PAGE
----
On Oregon’s SkiWay
Re-use, re-purpose, re-imagine. The concept is not new. Why re-invent the wheel, when you can just re-purpose? That is the innovative concept behind a flying bus. The 1950s were filled with dreams of flying cars, but who knew the bus would come first? Buy your ticket and you could hop a flying bus that would carry you up to the heights of Mt. Hood, where you could hop off and enjoy a day skiing the pristine snow without the chore of installing snow chains on your car and driving the perilous roads winding up onto the mountain.
The year was 1948 when Dr. J. Otto George was looking at easier ways to transport people to Timberline Lodge on Mt. Hood. He formed a corporation called the Mt. Hood Aerial Transportation and created the SkiWay aerial tram using repurposed city buses . The massive undertaking required clearing a path through the forest almost 4 miles long, installing the steel towers, building landing platforms, and converting the buses into aerial trams.
Timberline Lodge was built in 1937 and sits at 6,000 ft near the very peak of the mountain just outside of Portland, Oregon. The Lodge quickly became a favorite destination for travelers. The massive circular stone fireplace with a soaring ceiling encircled with comfortable chairs made for a picture-perfect spot to enjoy a weekend skiing. In the summer, the drive up was easy and picturesque and was a great place to use as a home base when heading out for a hike. Filled with arts and crafts style with carved wood, metal ironwork, and enormous windows overlooking the mountain top, Timberline is still a thrilling destination today.
In the 1950s though, to get there you had to drive up a winding, very snowy two lane road up to the Lodge – a beautiful drive to be sure, but a bit harrowing in the days before the all-wheel drive SUVs of today. Transporting skiers directly from the closest resort town of Government Camp would be ideal. It would require a long 3.2 mile aerial tram with an increase of 2,100 miles in elevation.
The Skiway Tram opened in 1951 and cost $1.50 to ride round trip. The bus tram was unusual in that most aerial trams are pulled up by a pulley system. The Skiway bus used the bus engines to drive the pulleys. In theory, it worked fine, but in practice it was less successful. The riders reported the noise inside the bus was almost unbearable being uncomfortably loud with the clanking and grinding making conversations nearly impossible and ruining what should have been a pleasurable ride. The Skiway bus was also a victim of bad timing. The road up to Timberline was improved around the same time, making paying a little extra to ride the tram less appealing. Taking 20-25 minutes to ride one way on a tram when you could drive in half that time quickly made the aerial bus unpopular. Investor’s discussions to replace the buses with standard gondolas and using a more standard pulley system never came to pass. Ridership dwindled rapidly once the novelty wore off. By 1956, the tram stopped completely and by1960 the steel towers were removed and the landing platforms repurposed. The lower landing was converted into the Thunderhead hotel with coffee shop and swimming pool, now converted once again into condos. The path carved through the treeline is now the Glade Trail used by skiers in winter.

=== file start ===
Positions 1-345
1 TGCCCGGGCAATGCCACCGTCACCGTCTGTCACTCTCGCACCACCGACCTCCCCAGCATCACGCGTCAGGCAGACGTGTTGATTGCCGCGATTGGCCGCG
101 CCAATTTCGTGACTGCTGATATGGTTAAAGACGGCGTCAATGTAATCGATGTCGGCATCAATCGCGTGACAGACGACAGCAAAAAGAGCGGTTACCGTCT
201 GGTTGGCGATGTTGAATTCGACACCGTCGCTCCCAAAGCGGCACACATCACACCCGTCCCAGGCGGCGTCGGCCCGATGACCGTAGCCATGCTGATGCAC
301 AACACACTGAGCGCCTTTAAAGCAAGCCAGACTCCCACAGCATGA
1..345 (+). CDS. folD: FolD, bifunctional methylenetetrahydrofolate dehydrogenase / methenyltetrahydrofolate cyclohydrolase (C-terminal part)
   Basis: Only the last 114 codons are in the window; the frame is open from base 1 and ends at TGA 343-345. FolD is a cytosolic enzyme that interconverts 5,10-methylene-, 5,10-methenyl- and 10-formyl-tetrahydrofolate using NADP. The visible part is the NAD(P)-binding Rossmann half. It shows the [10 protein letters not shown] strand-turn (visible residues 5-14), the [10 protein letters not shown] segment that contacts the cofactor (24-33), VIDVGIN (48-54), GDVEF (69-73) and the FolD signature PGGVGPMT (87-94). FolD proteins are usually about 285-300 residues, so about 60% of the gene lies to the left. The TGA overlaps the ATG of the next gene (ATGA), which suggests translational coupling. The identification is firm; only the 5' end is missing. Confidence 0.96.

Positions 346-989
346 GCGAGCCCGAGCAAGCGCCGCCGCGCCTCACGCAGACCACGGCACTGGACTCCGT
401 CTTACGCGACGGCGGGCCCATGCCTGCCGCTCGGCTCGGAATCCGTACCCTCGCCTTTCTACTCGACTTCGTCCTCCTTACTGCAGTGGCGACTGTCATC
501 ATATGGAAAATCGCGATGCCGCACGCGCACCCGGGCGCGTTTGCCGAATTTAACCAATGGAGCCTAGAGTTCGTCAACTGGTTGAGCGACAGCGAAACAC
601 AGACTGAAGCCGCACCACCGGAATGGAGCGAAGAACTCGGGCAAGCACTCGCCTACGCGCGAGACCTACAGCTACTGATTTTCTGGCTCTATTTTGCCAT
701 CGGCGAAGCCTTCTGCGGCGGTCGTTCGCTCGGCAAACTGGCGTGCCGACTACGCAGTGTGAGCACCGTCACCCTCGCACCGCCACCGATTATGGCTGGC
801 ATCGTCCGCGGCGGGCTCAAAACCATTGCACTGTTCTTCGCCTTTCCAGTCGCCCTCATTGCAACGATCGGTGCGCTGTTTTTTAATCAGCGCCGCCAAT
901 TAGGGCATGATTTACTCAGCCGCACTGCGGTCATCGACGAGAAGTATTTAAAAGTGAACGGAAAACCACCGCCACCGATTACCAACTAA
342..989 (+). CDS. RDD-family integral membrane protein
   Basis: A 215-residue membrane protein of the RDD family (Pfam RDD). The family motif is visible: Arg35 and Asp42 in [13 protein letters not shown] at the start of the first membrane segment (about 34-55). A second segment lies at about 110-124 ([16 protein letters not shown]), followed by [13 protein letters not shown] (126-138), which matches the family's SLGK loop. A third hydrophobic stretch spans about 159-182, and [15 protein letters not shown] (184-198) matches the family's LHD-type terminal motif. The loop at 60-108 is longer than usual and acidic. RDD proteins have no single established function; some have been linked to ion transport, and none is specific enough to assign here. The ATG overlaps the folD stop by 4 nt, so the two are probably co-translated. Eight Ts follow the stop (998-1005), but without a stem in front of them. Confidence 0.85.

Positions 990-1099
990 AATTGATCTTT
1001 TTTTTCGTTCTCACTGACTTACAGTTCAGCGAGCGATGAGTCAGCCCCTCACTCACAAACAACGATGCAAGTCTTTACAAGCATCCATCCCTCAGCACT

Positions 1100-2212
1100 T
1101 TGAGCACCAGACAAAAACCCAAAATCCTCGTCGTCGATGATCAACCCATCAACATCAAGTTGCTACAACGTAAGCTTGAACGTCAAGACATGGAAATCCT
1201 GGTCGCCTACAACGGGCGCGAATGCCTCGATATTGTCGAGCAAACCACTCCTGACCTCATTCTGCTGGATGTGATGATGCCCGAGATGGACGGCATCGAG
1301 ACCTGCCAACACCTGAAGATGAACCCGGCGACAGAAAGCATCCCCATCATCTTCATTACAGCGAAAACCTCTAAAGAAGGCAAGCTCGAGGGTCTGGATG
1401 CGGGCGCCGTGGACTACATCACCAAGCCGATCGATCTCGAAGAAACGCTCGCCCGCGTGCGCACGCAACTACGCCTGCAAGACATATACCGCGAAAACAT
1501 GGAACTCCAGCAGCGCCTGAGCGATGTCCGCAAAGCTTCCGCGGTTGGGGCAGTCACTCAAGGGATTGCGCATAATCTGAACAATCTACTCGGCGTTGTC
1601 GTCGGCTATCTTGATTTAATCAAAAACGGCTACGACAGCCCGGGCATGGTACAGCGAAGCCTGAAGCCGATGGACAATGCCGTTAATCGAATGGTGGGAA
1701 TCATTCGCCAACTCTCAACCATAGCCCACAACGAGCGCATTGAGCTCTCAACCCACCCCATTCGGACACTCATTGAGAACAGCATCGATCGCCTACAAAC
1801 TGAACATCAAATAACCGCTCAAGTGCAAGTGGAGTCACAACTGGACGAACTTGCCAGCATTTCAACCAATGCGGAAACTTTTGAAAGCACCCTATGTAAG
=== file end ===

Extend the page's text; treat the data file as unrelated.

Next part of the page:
That path may once again be used to transport visitors. The concept of the flying bus has not gone away entirely – although with modern alterations. There is talk of returning the tram up to Timberline once again – alleviating traffic and parking issues at the popular lodge. While it no doubt can be guaranteed it won’t be a flying bus, it will most likely be a modern version similar to the tram currently soaring up the hill over Portland between the Willamette River and OHSU hospital or the gondola ride at Whistler Mountain in British Columbia. The concept of an aerial tram taking visitors to the very popular Timberline Lodge was not a bad idea – just poorly implemented. Done well, the flying bus could just be a trip worth taking once again.
You can visit Timberline Lodge out of Portland or Vancouver on a Columbia River cruise:
Portland to Clarkston
- 10 Nights
- June 5, 2024,September 25, 2024,October 5, 2024
- From $8,205
- American Song
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